A journey through history

Typography is ubiquitous and present in our daily lives, often without even noticing it.

That's a quote from Type:Rider, what the developers call a "game documentary" and what I'd call a slightly frustrating, albeit compelling museum-style whistle stop tour through fonts and typography across human civilisation.

But the quote is spot on. Typography is everywhere, and though that's difficult to imagine for us today — just take a look around — it wasn't always like that.

Type:Rider goes on a journey from cave paintings, through to early writing systems, such as cuneiform and hieroglyphics, then onwards to the spread of printing across late medieval Europe, and the continued development of fonts, typography, all the way to the current age where words being marked on media has made way for being displayed on screen instead. So then, this is as much a study of the spread of information.

Not only is it a journey through history for the player, but for the two dots comprising a colon that the player controls. They roll along the level and can, somewhat inexplicably, jump and wall jump.

Type:Rider is no NightSky

Why two dots when, say, a full stop could have sufficed? Perhaps that's to avoid accusations of being a clone of Nifflas' relaxing NightSky. If anything, the extra dot is a hindrance; it makes the clumsy platforming even clumsier, and doesn't really add anything to the gameplay.

Extra dot aside, it is reminiscent of NightSky (itself a game you should check out) and I think the difficulty and the slightly sparse, often monochrome foreground level layouts are why comparisons are drawn to Playdead's Limbo. That, as well as the difficulty. The difficulty is another reason that Type:Rider seems to get compared to Trials, but this is a more loose association only. The Trials games are finely balanced and tuned, so as to allow for mastery of very delicate, precise controls. Type:Rider, unfortunately, is not. Quite often you'll end up bouncing off uselessly from walls, or find your pitiful leaps are insufficient to jump the chasms that you need to.

OK. It's not actually that glitchy — it's definitely no Sonic the Hedgehog 2006 — but the floatiness of how the dots "jump" and move, mean that there are some sections that are frustrating where you'll repeatedly bounce to your doom. With the addition of a couple of cheap instant death sections which seem like they were thrown in as attempts to add tension, it would have been just nicer to have a relaxing, easy to progress through, game.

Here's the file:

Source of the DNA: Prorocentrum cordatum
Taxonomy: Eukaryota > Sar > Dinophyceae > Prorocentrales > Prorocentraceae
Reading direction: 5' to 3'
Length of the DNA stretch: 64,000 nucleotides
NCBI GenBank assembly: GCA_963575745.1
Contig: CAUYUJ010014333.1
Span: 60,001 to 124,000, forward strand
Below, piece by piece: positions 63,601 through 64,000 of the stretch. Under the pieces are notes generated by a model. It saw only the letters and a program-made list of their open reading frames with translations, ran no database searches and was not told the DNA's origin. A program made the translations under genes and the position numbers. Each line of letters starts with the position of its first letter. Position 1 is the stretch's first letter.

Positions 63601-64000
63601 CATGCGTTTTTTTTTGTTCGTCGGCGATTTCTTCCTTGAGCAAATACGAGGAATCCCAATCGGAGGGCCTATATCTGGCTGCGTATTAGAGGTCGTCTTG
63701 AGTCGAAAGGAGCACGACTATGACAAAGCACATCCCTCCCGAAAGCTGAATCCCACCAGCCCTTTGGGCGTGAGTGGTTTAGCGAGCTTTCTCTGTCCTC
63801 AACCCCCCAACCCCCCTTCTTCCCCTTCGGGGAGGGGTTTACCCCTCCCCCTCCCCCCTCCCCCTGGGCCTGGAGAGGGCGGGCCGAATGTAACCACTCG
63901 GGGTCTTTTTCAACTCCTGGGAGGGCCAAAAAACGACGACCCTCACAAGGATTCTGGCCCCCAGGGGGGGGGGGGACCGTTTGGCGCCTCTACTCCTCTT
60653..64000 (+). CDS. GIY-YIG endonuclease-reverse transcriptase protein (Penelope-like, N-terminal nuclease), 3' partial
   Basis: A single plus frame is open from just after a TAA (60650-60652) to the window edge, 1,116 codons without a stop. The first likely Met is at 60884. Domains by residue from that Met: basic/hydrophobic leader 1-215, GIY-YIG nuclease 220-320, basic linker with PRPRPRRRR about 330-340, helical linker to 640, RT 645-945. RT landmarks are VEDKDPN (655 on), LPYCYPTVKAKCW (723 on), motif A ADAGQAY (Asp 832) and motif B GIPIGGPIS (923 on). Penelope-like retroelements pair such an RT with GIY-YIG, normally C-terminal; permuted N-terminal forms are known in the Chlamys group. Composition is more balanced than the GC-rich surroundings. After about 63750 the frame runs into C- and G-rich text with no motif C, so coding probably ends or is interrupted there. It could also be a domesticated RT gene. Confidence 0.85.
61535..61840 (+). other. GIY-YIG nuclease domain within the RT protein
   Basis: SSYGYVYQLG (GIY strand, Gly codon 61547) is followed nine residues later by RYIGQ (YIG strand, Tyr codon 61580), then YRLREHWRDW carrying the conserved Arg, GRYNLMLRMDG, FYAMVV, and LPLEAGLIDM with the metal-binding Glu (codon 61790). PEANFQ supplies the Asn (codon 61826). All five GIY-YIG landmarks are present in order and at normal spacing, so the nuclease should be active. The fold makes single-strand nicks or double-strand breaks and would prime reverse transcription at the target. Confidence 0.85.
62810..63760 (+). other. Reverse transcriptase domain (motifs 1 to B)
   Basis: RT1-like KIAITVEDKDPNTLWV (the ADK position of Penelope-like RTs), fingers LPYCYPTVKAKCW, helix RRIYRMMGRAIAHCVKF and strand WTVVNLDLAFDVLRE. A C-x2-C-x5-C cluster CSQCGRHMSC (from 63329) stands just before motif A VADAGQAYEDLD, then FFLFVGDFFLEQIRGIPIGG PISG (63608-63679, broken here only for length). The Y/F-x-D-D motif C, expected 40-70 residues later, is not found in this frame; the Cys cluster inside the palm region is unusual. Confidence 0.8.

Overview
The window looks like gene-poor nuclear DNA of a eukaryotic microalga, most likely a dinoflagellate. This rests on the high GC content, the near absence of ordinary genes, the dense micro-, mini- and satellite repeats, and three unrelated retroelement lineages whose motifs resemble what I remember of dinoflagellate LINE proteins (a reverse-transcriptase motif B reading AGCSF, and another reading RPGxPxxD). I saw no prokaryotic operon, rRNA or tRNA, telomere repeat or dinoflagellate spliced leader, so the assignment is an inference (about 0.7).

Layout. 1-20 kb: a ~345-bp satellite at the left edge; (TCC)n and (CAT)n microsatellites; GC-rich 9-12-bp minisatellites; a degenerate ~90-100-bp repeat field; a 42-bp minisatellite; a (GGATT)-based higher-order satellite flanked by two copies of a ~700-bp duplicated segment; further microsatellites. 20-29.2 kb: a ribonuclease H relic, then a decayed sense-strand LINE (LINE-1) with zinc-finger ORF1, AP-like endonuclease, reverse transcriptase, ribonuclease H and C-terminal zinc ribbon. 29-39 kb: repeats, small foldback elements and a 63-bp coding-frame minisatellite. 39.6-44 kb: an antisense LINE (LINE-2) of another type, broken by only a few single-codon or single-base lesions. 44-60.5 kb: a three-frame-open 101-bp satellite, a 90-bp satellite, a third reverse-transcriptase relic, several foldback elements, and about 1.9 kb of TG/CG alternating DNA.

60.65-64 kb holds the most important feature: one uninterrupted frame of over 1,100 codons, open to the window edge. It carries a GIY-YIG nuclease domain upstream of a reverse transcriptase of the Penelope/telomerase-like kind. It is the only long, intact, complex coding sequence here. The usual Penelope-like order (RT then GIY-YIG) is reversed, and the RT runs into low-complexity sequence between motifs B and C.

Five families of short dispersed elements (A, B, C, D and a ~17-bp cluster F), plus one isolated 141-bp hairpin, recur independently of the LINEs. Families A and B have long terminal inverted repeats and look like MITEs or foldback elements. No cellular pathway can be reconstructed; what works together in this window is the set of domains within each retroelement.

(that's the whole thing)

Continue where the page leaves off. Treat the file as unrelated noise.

On the plus side, restarts are quick and the checkpoints frequent, so it's rare that you find yourself repeating familiar ground. It does still break the flow of what would be an otherwise relaxing experience, but this at least tempers player frustration.

But Type:Rider's still worth a look

That's all a pity, because the actual atmosphere, that of something like a very immersive museum exhibit is a pleasant one. The graphic designs of the levels, and the integration of fonts into them, are well thought out, and thematically cohesive in the ideas they're trying to portray and show imagination. The historical background is provided via brief, but informative, texts that are collected throughout the levels.

There are some peculiar issues, likely due to a quickly thrown together English localisation. There is one notably particularly bad translation that recurs throughout: the term wheelbase peculiarly gets mentioned in the text several times. The Steam discussion forum for the game actually answered this: it's a badly proofread translation: it should be serif. Likewise, there are some weird text kerning issues in the history text too, and it's likely that these too don't occur in the French original. But that's an oversight considering that the game is dealing with typography.

The scope of the game means that it is limited to telling a few stories, but as an introduction to some of the big names in history and the technological advances made, it does a good job. It is interesting just how important the onset of widespread dissemination of information has been, and the impact that has had since. We take the immediacy of that for granted now — you could well be reading this text that I wrote seconds after I published it on this site, wherever you are in the world — but the distribution of printed works on any useful scale wasn't even a concept until the late medieval period, just a few hundred years ago. It's difficult to comprehend that when information is so central to society now.

It's also interesting where Type:Rider leaves off, which is the development of markup languages, and computer bitmap and vector fonts. A really big omission, perhaps because it was made a few years ago, back in 2013, is emoji. (However, emoji were big enough in 2013 to make it into the Oxford English Dictionary.) Electronic communication saw the incorporation of emoticons, constructed from text to hint at tone where plain text may be ambiguous. That's been followed by the widespread use of emoji, where characters visually represent concepts or objects, and so that nicely brings us full circle: modern day communication harking back to how writing systems first began.

If the idea of spending a couple of hours learning about typography is something that sounds appealing, Type:Rider's worth spending the time with. Just take the gameplay for what it is, which is occasionally relaxing, sometimes frustrating, be prepared to work through the trickier sections. It's certainly hard to dislike a work that even manages to make a valiant attempt of painting Comic Sans MS in a somewhat sympathetic light.